Wuu joins symphony for grand season finale



It’s a delight to get schooled by your home town orchestra. I thought Dmitri Shostakovich’s “Festive Overture” was a blaring, banal affair, but apparently, my problem was that I hadn’t yet heard the Lansing Symphony perform it. To kick off Friday's season finale, brass managed to sculpt the “Midnight Mattress Madness Sale” opening fanfare into a truly noble clarion call. Eyeblink-quick convolutions of woodwind work — miles of twisting melody — were packed into the next few minutes with astonishing deftness.

Guest pianist Elliot Wuu tumbled into Mozart’s Piano Concerto No. 21, almost in a rush, but he added weight and focus as he went along, creating a rich study in light and shade. His mastery of contrast, pacing and drama never cramped his playfulness. The result was a natural effusion of unforced beauty. Each note seemed to float in the air, like a droplet of water vapor — a rainbow totality emerging from a thousand suspended prisms.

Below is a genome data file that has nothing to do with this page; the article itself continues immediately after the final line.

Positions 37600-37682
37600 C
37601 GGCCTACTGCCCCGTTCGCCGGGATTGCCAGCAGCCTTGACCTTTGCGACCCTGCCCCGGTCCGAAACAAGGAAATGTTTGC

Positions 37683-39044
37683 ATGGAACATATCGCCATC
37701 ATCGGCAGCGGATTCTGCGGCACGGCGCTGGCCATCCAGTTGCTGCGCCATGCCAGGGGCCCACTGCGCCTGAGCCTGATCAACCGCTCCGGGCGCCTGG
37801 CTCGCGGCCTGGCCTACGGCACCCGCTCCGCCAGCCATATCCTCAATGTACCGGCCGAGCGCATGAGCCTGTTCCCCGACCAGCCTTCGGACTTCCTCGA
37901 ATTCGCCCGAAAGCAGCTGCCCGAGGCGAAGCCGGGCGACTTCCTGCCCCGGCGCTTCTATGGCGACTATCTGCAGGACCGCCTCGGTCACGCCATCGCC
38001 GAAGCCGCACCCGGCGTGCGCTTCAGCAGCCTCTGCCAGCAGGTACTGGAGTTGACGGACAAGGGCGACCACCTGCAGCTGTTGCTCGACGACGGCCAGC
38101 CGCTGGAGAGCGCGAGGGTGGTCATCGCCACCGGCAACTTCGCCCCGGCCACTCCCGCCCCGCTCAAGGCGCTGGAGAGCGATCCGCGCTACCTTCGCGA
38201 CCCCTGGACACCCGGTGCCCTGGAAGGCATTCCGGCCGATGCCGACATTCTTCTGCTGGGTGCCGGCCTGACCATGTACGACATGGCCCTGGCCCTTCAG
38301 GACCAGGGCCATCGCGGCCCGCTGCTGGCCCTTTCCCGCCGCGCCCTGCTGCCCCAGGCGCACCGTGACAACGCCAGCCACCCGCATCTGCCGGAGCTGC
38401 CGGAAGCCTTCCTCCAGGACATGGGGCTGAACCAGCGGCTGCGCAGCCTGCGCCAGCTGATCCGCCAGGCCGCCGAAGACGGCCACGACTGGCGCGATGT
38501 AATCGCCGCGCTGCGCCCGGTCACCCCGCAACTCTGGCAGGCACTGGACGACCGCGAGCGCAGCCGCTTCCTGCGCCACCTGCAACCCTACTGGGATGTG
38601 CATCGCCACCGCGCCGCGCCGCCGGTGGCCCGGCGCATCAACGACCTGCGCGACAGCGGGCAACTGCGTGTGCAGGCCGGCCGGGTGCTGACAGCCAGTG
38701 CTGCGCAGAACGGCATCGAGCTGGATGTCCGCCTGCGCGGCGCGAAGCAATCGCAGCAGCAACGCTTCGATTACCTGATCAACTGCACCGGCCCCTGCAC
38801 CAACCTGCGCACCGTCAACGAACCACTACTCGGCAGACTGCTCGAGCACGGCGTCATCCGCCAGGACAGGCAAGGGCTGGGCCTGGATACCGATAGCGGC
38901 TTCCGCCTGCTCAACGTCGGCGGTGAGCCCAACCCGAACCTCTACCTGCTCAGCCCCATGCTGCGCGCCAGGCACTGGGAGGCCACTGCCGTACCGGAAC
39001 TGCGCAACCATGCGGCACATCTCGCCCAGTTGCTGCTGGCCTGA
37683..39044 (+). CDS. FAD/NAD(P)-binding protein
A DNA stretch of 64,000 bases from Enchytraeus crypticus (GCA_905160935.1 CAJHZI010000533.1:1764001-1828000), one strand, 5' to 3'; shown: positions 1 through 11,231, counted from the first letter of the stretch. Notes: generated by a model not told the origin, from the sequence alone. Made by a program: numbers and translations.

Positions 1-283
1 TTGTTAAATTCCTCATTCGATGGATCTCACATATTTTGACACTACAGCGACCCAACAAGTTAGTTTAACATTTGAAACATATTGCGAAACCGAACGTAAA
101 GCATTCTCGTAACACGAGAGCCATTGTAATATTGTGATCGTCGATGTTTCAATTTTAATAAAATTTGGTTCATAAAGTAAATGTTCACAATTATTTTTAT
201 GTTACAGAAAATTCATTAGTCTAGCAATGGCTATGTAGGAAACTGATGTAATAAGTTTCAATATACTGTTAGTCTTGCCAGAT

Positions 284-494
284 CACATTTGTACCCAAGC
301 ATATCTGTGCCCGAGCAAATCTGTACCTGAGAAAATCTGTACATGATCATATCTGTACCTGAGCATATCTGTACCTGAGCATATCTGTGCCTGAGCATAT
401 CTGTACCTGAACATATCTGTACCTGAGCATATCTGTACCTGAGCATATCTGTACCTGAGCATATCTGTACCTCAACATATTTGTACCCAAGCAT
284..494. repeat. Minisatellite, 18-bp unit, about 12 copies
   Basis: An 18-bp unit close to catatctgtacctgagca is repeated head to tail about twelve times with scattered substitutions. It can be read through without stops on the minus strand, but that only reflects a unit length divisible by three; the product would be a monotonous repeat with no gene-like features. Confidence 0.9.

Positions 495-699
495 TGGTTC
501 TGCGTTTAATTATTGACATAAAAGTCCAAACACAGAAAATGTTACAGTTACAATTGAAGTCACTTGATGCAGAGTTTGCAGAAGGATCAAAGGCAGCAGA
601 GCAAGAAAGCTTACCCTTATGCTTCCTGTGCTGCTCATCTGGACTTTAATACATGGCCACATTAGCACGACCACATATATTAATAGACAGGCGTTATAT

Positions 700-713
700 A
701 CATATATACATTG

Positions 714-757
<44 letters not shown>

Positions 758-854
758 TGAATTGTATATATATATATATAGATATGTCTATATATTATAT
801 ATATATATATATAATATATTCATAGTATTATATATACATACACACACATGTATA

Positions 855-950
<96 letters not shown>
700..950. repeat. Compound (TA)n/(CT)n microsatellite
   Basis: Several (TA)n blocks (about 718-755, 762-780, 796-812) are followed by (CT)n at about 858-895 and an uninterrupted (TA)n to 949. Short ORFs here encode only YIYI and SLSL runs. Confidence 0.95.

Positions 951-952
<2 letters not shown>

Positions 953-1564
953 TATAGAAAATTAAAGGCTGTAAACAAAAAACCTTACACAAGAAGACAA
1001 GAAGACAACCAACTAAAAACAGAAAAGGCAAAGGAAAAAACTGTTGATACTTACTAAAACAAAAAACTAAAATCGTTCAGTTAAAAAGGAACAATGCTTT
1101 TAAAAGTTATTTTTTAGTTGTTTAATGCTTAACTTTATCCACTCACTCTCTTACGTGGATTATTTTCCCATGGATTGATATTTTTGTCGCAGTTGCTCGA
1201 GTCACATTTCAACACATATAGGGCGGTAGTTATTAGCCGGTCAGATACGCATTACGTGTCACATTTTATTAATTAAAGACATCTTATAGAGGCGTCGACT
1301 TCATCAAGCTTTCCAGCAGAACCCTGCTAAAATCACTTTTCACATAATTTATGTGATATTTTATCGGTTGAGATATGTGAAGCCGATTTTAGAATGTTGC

Season finales always end with a big showcase for the entire orchestra, and Rachmaninov’s “Symphonic Dances” was no exception. Straight out of the gate, a thumping, gymnastic figure, three notes played three times, rolled across the stage like a trio of bear cubs under a blanket.

When the tumult subsided, the winds and reeds, beginning with principal oboist Stephanie Shapiro and principal clarinet Guy Yehuda, raked a perfect Zen garden for saxophonist Joe Luloff to emerge from the shadows with a series of soulful solos. With each round, Luloff poured purpler puffs of perfection into the ether.

The violins, with a muscular rumble of piano, picked up the melodic ball and it was time for sheer ravishment. The bear-ish bounce returned, the dance energy accelerated into the requisite storm and the extra-large orchestra delicately “dinked” the first of two patented Rachmaninov soft landings.

The joy of this enthralling performance came from the fusion of a huge, grand sound and an air of tender intimacy. A demonic undertow made it even more compelling. In the middle innings, a haunting violin solo by concertmaster Ran Cheng set the table for a dream sequence of soft-focus waltzes. Soon the forces gathered, like they do, for what seemed to be a big finish, but instead — another “dink.” They love to tease you that way. The fireworks were reserved for the finale, a syncopated salvo of stomps and flourishes suitable for a grand goodbye.


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